Taking Steps Towards a Safe Home Birth
Childbirth is one of the most precious times in a family’s life, and some people elect to give birth in their homes, for the most relaxed, familiar and personal environment possible. While in recent years the percentage of births carried out at home has fluctuated subtly around the 2% mark, it is at the very least an option that a lot of people consider. Here are some of the most important elements to consider with giving birth at home.
Considering Your Options
Generally speaking, women who experience safe and ‘low-risk’ pregnancies and whose babies are safe and deemed to be developing normally can choose to give birth either in a hospital or at home. Home birthing enables you to give birth in a place you feel comfortable to do as you wish, and can put plenty of preparation into beforehand. It also means that following the birth, you can relax in your own bathtub or shower, and sleep in your own bed, and that you can have as many (or few) visitors or attendants to the birth as you wish.
However, a hospital birth does offer the additional safeguard of having a team of professionals on hand if they are needed: whether it is anaesthetic or complications in the birth, issues can be dealt with much quicker and more safely in a location designed and fully equipped for serious medical situations. The law states that women have the right to give birth at home, and cannot be forced to attend a hospital, so if your pregnancy is considered ‘high-risk’ but you are set on a home birth, you may find yourself better supported with the help of an independent midwife than an NHS one.
If you would like to have a homebirth, it is important to discuss your options with your midwife as soon as possible, as your request will need to be processed and booked, to ensure that a medical professional is assigned to you and your birth. You may well face resistance with medical professionals on the subject of home birth, and they may try to dissuade you, but persistence is the key, even when it comes to calling them out to the actual birth.
Of course, the midwife shortage in the UK has been well publicised, and it may be that there is no midwife available to attend your birth. To prevent such instances, you may wish to look into hiring the services of an independent midwife, who will ensure they will be there when you need them. You may also wish to enlist the help of a doula who can bridge the gap and offer you learned support in the absence of a midwife.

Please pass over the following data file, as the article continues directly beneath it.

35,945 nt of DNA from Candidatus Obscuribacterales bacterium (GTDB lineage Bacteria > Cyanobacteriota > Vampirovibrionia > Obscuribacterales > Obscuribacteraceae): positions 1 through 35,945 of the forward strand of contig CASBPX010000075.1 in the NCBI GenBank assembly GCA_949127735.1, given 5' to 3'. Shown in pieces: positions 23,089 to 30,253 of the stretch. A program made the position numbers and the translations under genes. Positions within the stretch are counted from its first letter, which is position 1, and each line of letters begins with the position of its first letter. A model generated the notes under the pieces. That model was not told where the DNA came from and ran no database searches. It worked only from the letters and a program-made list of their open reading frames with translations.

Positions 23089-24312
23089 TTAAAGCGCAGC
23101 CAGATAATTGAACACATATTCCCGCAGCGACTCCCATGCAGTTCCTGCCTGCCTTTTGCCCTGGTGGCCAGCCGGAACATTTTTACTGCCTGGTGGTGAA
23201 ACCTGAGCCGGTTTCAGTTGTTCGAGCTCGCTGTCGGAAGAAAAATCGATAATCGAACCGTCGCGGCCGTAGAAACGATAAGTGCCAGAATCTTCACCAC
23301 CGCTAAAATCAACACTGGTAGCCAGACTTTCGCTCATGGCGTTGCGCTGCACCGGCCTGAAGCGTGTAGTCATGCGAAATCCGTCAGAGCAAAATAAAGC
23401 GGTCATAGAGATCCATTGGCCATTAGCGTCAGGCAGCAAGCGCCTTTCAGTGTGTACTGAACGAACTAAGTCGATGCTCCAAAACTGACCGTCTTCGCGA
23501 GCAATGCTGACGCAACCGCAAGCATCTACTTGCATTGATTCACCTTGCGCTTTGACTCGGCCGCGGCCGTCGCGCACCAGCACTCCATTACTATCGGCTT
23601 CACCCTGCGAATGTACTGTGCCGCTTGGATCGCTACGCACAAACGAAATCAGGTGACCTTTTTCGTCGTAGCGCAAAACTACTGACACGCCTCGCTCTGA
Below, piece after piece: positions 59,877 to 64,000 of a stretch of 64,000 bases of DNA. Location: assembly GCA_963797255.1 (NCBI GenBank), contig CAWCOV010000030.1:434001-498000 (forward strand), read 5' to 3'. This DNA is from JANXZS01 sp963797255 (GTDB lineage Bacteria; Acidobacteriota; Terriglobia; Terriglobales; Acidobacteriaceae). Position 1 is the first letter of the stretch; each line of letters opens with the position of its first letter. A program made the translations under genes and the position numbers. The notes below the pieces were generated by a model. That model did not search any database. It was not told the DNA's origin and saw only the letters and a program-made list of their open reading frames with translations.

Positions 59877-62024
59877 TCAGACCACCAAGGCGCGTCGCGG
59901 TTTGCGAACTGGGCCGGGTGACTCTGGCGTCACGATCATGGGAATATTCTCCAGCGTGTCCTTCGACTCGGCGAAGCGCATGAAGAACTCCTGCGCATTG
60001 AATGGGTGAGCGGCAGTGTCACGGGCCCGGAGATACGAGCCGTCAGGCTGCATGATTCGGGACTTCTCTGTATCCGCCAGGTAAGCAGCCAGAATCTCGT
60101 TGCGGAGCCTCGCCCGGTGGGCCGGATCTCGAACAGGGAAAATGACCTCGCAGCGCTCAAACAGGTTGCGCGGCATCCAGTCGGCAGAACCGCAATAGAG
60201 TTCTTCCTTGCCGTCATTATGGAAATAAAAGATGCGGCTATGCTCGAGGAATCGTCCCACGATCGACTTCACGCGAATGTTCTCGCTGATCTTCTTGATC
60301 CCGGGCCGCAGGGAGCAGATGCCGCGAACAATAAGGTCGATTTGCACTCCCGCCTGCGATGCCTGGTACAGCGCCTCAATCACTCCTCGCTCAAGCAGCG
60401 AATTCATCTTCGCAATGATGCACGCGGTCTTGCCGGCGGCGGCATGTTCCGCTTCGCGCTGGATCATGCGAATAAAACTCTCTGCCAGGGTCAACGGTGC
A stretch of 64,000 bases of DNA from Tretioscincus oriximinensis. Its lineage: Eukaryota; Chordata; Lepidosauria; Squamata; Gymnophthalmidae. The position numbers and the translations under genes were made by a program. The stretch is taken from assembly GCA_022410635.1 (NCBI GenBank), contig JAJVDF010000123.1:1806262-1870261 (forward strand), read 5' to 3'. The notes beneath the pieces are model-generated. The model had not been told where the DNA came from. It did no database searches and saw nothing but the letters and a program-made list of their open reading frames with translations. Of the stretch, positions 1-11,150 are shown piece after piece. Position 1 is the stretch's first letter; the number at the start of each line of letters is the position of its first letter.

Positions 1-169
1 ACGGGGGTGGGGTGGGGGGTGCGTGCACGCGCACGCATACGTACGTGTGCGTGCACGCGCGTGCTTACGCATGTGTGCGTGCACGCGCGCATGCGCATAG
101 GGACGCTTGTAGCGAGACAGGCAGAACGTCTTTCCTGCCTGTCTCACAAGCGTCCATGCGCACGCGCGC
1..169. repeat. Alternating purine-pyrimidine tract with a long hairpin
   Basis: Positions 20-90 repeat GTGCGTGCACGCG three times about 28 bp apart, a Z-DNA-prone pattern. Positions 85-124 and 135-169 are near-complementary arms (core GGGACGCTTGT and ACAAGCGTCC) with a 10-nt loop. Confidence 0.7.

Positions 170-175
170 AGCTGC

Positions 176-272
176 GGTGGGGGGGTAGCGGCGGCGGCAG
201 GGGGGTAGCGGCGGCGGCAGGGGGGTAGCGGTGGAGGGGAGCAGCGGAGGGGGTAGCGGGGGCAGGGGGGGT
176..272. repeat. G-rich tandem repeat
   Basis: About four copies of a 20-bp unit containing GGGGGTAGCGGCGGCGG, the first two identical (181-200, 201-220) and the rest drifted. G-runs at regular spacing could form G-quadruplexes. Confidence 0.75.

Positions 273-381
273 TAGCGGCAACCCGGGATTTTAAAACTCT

What You Need
One of the primary differences between birthing at home and hospital is that a hospital is already equipped for messy medical issues. So when preparing to give birth at home, make sure to stock up on protective covering for your furniture and carpets - tarpaulin or shower curtains serve the purpose well. A bucket should be on hand for the placenta, while a separate bucket for warm/cold compresses and flannels is handy. A basket or bag for dirty clothes, sheets and towels should also be kept nearby. It is a good idea to keep any preferential items, from snacks and drinks to CDs, essential oils and mirrors in a box in the room you hope to give birth in, and that the room itself is prepared for the birth with plenty of time to spare.
Consider where exactly you wish to give birth too: if you choose your bed, then make sure to fit it with waterproof protective sheets prior to your due date, and to make sure all the things you need will be close at hand. If you prefer the sofa, the floor or a birthing stool, prepare them similarly and try them out for comfortable positions that you may wish to use during the birth.
Some people feel that combining the elements of home and water make for the ideal birthing situation, and if you feel that this would work for you, there is a little extra preparation that needs to be put in. There are a range of pools available, from standard inflatables to solid heated ones, while the methods of filling and filtering will vary, so pick a pool that works for you and your home. Make sure to be up to speed on issues like water temperature, which stages of labour the pool can be used for, and decide on how and when you want to use the pool. Discuss water-birthing with you midwife during your pregnancy.
Although research tells us that anywhere between 30% and 45% of women who begin birthing at home end up transferring to a hospital before the actual delivery, home birthing is generally a safe option as long as your baby and pregnancy are considered low-risk. However, if complications and the need for transferral arises, it can take longer to get the help you need.
Midwives can also find themselves without the equipment or resources they need to ensure a safe delivery if the birth takes place at home. Particularly for first babies, there can be more risks attached to a home birth than to a hospital one. Although severe birthing complications are rare, they can have devastating and lifelong effects, so the choice should be made carefully.
In the event of you or your baby sustaining an injury during a home birth, it can be difficult to determine liability: if medical professionals believe that the injuries could have been avoided in a hospital, it may be decided that the professionals are not responsible for the damage.
If the birth took place in another country, seek a legal specialist with knowledge of practices, procedures and case law for that specific country to ensure you are given the best possible advice and guidance. They will have the expertise to give you an idea of how a court may perceive your case, and will be committed to protecting your interests and those of your family.